I am so fortunate to know other Blended families who have walked the same path as my family and have the capacity to talk openly about their personal experiences. Today I introduce you to my friend Amy, who is both a mother of a Blended family and a social worker. I have asked her to share her continuing experience in developing a healthy attachment to her children. Read on for her first guest installment on Blended.

One of our fears in adopting a child was attachment.  How would this child bond with us? How would the child’s genetic make-up and potential in-utero exposures impact the attachment process? I recall one friend telling me that whether your children are born into your family or adopted, you love them just the same. I believed her, but wondered what this process would look like.

We were eventually matched with our daughter’s birthmom. During the pregnancy, we felt fortunate to begin to bond with her. Yet we still wondered if and how we would bond with the child. I was honored to be in the room when our daughter was born. My husband recalls the very first moment he saw our daughter and loving her with every fiber of his body. We cherished holding her, feeding her, and singing to her starting in the hospital.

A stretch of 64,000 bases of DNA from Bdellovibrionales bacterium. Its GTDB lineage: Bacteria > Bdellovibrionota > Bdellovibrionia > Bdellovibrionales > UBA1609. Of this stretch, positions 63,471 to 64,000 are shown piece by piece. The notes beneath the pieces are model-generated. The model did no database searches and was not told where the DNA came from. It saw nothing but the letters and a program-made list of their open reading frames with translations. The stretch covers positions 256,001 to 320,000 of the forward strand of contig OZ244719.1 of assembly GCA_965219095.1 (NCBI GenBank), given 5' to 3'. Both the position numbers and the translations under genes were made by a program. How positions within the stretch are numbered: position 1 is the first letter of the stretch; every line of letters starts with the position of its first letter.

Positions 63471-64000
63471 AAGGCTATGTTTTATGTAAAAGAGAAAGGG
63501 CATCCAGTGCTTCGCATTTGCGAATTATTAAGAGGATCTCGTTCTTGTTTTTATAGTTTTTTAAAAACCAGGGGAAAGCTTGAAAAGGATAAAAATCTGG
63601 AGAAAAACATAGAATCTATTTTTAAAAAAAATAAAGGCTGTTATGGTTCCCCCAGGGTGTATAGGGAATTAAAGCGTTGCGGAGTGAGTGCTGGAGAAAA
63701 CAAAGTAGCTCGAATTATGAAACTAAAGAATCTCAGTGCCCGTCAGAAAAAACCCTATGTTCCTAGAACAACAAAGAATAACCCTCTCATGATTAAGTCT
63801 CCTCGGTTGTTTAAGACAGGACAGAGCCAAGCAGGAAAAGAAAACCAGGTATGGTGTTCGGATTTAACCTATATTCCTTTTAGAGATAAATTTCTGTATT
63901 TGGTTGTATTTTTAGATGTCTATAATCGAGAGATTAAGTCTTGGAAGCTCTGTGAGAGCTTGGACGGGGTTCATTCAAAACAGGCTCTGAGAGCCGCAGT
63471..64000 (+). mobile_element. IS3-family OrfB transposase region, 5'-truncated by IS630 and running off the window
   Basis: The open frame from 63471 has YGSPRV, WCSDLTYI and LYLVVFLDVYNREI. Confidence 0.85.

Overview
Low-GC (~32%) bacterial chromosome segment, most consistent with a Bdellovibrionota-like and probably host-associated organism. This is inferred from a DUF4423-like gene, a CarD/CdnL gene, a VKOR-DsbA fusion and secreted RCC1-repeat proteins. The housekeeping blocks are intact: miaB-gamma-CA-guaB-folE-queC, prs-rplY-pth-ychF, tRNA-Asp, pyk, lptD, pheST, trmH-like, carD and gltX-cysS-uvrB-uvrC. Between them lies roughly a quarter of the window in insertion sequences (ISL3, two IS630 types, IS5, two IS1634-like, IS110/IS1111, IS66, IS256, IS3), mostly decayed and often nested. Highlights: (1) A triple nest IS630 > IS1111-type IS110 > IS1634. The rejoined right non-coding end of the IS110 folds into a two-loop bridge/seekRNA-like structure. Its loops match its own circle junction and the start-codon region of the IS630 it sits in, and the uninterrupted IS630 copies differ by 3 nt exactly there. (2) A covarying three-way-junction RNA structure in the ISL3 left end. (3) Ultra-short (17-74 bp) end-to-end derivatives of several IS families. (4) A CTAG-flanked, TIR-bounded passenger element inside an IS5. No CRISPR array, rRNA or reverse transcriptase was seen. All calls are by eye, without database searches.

While our bonding began immediately, I remember driving home that first night after our daughter was born thinking that she felt more like the birth mother’s child than mine. Over the next few months as we settled into a routine as a family, my husband and I would often look at each other and say in awe, “Is she really ours?!”

My attachment to our daughter formed quickly but my husband acknowledges that it took him almost 9 months before she really felt like our daughter. As he says he had to go through a “gestational period”. It wasn’t that my husband didn’t love our daughter. He was head over heels in love with her!  But he recognizes that the bonding process took him time. And then one day we just stopped asking if she was really ours.

When our daughter was 6 months old, we found out I was pregnant (after years of infertility and failed IVF attempts). It was a high risk pregnancy with many doctor visits and numerous ultrasounds. What a different bonding process with my son. I have CDs full of ultrasound pictures starting at 4 weeks gestation. We never asked the question, “Is he really ours?”

Did I love my children differently?  NO.  Did the bonding process look different?  Yes.

After my son was born, now with two little ones in the home, our lives became a whirlwind of diapers, feedings, and trying to get some sleep! Our children quickly developed a deep bond and are best friends at ages 5 and 6. God has gifted us with two miraculous children but the questions of attachment and bonding have not disappeared.

More to come from Amy very soon!